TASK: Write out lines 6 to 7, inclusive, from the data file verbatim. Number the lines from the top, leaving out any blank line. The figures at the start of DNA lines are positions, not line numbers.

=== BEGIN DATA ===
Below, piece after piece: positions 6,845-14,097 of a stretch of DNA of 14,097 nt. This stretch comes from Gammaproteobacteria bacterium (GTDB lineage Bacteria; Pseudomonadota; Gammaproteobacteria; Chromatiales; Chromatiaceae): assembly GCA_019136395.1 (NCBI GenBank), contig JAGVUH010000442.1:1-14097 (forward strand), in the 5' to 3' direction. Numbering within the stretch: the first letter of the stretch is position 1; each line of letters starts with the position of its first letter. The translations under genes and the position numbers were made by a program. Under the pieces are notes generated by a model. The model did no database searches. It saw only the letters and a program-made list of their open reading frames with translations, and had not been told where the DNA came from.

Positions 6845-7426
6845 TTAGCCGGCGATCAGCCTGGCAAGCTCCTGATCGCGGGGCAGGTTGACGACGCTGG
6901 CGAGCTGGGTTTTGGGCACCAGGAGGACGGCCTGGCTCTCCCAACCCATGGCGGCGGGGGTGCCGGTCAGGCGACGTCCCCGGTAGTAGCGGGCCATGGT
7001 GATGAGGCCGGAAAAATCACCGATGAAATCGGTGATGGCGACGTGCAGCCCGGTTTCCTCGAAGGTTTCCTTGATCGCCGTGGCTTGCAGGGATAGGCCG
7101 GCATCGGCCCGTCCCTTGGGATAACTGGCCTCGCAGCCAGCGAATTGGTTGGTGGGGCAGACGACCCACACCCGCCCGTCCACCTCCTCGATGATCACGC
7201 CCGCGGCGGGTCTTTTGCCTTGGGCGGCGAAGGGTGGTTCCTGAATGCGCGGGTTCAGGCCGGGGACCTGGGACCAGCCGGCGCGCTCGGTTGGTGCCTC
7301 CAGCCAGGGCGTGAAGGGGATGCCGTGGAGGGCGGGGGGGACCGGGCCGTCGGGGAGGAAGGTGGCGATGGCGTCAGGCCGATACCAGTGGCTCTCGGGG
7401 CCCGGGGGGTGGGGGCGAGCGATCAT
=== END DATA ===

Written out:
7101 GCATCGGCCCGTCCCTTGGGATAACTGGCCTCGCAGCCAGCGAATTGGTTGGTGGGGCAGACGACCCACACCCGCCCGTCCACCTCCTCGATGATCACGC
7201 CCGCGGCGGGTCTTTTGCCTTGGGCGGCGAAGGGTGGTTCCTGAATGCGCGGGTTCAGGCCGGGGACCTGGGACCAGCCGGCGCGCTCGGTTGGTGCCTC